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FOSDEM 2018 Open Source Developers Meeting Schedule

January 23rd, 2018 5 comments

FOSDEM (Free and Open Source Software Developers’ European Meeting) occurs every year on the first week-end of February, where developers meet for two days discussing about open source software projects. FOSDEM 2018 will take place on February 3-4 this year with  652 speakers, 684 events, and 57 tracks, an increase over  last year 608 speakers, 653 events, and 54 tracks. There will be 8 main tracks namely: Community, History, Miscellaneous, Performance, Python, Security and Encryption, Space, and Global Diversity CFP Day.

There will also be 33 developer rooms, and since the full schedule is now available, I’ll make a virtual schedule mostly based on sessions from the Embedded, mobile, and automotive, Hardware Enablement, and Internet of Things devrooms.

Saturday 3, 2018

  • 09:50 – 10:15 – Turning On the Lights with Home Assistant and MQTT by Leon Anavi

In this presentation you will learn the exact steps for using MQTT JSON Light component of the open source home automation platform Home Assistant for controlling lights through the machine-to-machine protocol MQTT. Practical examples for low cost devices combining together open source hardware with free and open source software will be revealed. The presentation will provide general overview of Home Assistant, details about the software integration of new devices to it through the MQTT protocol and open source MQTT brokers such as Mosquitto. We will do a code review of an open source Linux daemon application for Raspberry Pi, written in the C programming language and based on the Paho library for MQTT client and the piGPIO library used for pulse-width modulation (PWM) control of a RGB LED strip. We will compare it to an implementation of the same features for the microcontroller with WiFi ESP8266 written as a sketch for the Arduino environment. Furthermore, the presentation will include details about reading data from various sensors and their setup in Home Assistant.

  • 10:25 – 10:50 – Accessing your Mbed device from anywhere using Pagekite by Bert Outtier

When looking at home automation solutions available in the market nowadays, one of the most important and expected features is to be able to control your home automation installation from anywhere in the world using a smartphone app. A vendor of a low-cost home automation solution requested us to add such a feature to their existing IP gateway product, which only allowed for users to control their home automation system with their smartphone while they are connected to their local network at home. We were asked to make it possible to let the smartphone app connect to the IP gateway from anywhere in the world. This vendor’s IP gateway hard- and software was based on the Mbed platform, so they needed a solution that could fit within Mbed.

Since our client wanted an open-source, secure, low-cost and easy to set up solution that he could host himself, we opted to go for Pagekite. However, since Mbed does not support OpenSSL, Linux sockets or libev, the existing libpagekite C library was not an option to start from. So we started to implement a Mbed flavour of the library ourselves, and decided to make it open-source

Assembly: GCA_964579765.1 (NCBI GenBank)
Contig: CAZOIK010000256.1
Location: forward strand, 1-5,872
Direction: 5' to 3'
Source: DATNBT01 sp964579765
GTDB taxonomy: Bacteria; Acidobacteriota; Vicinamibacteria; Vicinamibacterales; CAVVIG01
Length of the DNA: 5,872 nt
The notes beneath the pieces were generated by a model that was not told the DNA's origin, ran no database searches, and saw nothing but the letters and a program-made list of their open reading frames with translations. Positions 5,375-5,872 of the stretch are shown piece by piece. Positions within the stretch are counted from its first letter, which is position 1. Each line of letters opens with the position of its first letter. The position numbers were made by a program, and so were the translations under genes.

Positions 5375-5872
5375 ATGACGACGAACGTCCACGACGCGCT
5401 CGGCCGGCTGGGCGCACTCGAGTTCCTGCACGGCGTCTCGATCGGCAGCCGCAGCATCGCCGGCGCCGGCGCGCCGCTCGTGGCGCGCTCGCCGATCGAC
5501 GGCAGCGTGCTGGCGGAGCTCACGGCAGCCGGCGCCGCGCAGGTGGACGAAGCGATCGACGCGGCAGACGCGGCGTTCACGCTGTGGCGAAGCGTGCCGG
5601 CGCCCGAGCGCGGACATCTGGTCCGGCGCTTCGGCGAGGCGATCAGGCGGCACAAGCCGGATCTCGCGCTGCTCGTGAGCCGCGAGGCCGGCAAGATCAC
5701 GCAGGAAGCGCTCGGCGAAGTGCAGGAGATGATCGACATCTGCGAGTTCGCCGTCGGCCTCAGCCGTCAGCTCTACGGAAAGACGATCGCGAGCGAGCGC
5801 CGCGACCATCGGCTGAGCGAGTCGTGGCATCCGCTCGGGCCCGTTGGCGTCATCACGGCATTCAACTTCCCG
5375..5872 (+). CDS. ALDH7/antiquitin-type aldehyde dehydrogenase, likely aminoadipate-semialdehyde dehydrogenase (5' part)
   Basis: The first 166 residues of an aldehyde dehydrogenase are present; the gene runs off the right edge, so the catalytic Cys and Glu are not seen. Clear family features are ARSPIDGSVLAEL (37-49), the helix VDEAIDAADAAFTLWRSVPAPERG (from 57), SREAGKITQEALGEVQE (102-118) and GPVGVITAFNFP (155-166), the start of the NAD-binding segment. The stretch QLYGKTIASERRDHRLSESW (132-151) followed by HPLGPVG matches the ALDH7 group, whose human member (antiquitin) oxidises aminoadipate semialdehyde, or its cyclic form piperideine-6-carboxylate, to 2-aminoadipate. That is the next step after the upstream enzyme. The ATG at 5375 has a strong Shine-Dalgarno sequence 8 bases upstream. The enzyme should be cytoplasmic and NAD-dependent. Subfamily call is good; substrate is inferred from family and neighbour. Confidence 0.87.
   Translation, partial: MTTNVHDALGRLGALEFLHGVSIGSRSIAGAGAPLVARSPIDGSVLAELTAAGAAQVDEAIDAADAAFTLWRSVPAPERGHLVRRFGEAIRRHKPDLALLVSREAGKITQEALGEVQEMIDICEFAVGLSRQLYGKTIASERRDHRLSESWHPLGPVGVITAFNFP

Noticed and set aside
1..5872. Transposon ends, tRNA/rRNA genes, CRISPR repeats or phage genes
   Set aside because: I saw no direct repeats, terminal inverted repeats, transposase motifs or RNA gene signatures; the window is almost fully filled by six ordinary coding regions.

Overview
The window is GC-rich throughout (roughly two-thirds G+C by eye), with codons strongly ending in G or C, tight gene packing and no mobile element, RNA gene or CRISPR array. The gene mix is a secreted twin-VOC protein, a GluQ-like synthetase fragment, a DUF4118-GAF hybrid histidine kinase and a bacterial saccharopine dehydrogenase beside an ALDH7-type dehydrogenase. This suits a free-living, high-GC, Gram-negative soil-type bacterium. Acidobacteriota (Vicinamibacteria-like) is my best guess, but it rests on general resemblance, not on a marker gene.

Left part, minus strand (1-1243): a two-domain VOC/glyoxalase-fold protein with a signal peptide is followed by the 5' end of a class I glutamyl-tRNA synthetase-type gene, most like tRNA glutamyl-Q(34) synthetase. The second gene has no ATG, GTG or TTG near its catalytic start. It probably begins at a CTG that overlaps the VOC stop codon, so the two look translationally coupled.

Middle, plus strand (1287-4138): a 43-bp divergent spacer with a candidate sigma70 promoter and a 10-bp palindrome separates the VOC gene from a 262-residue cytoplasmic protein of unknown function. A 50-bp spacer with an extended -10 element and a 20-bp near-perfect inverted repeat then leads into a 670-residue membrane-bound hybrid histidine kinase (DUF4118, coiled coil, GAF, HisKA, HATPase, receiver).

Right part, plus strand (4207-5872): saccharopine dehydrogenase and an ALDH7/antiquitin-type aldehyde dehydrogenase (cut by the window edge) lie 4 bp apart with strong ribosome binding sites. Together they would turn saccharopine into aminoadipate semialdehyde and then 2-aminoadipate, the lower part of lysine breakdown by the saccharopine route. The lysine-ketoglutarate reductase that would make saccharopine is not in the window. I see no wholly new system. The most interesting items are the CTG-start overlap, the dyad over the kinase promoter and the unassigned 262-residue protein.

• 11:00 – 11:30 – The free toolchain for the STM8 by Philipp Klaus Krause

The STM8 is a popular 8-bit architecture by ST Microelectronics commonly used in household electronics, automotive application and industrial controls. For quite a while there were no free tools, and the irregular architecture makes it hard to support in GCC or LLVM. In recent years free tools for it started to appear and now form a free toolchain that surpassed preexisting non-free ones. The most important part is the Small Device C Compiler (SDCC). New tree-decomposition-based algorithms from recent compiler research have been implemented in SDCC, including a new register allocator particularly suited to irregular architectures with few registers. SDCC quickly surpassed the non-free compiler in standard compliance and OS support and generates substantially faster integer code. Programs can be flashed by stcgal (via a serial link on STM8 devices that have a bootloader) and stm8flash (via the SWIM interface of ST-LINK hardware). OpenOCD and GDB allow on-target debugging via the ST-LINK. IDEs complete the development environment. However, stcgal still needs non-free binary blobs for use with some devices and the ST-LINK has non-free firmware. SDCC still falls short in floating-point performance. While there are some ports of free RTOSes that use the free toolchain for the STM8, more would be desirable.

  • 11:30 – 12:00 – Building RT Linux distribution with Yocto by Pierre Ficheux

The conference will describe how to use PREEMPT_RT and Xenomai with Yocto build system – building image and SDK – developing simple application – testing performances.

Using RT extension with Yocto is not that easy because linux-yocto-rt kernel is not usable on main embedded target such as ARM (as it works on QEMU target only). Using Xenomai is much more complicated as it needs several steps (patching the kernel, installing user-space libraries, building an extended SDK).

During the conference we will describe how to build a Yocto Linux image using PREEMPT_RT for famous boards such as Pi 3 or BeagleBone Black.